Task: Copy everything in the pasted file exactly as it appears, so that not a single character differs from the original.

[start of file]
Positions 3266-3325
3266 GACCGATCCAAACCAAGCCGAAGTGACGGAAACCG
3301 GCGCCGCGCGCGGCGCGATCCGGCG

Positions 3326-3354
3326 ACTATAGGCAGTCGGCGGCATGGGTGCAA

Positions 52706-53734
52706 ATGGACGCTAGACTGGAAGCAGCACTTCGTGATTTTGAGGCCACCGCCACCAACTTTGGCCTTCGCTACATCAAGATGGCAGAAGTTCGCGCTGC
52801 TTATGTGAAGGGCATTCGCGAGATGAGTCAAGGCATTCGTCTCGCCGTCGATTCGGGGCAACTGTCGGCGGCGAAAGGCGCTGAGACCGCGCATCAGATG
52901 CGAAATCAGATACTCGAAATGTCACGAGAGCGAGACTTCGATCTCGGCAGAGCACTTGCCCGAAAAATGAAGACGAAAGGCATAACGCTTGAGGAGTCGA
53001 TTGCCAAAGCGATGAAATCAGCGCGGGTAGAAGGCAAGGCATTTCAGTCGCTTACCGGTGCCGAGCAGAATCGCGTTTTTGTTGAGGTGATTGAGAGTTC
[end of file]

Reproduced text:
Positions 3266-3325
3266 GACCGATCCAAACCAAGCCGAAGTGACGGAAACCG
3301 GCGCCGCGCGCGGCGCGATCCGGCG

Positions 3326-3354
3326 ACTATAGGCAGTCGGCGGCATGGGTGCAA

Positions 52706-53734
52706 ATGGACGCTAGACTGGAAGCAGCACTTCGTGATTTTGAGGCCACCGCCACCAACTTTGGCCTTCGCTACATCAAGATGGCAGAAGTTCGCGCTGC
52801 TTATGTGAAGGGCATTCGCGAGATGAGTCAAGGCATTCGTCTCGCCGTCGATTCGGGGCAACTGTCGGCGGCGAAAGGCGCTGAGACCGCGCATCAGATG
52901 CGAAATCAGATACTCGAAATGTCACGAGAGCGAGACTTCGATCTCGGCAGAGCACTTGCCCGAAAAATGAAGACGAAAGGCATAACGCTTGAGGAGTCGA
53001 TTGCCAAAGCGATGAAATCAGCGCGGGTAGAAGGCAAGGCATTTCAGTCGCTTACCGGTGCCGAGCAGAATCGCGTTTTTGTTGAGGTGATTGAGAGTTC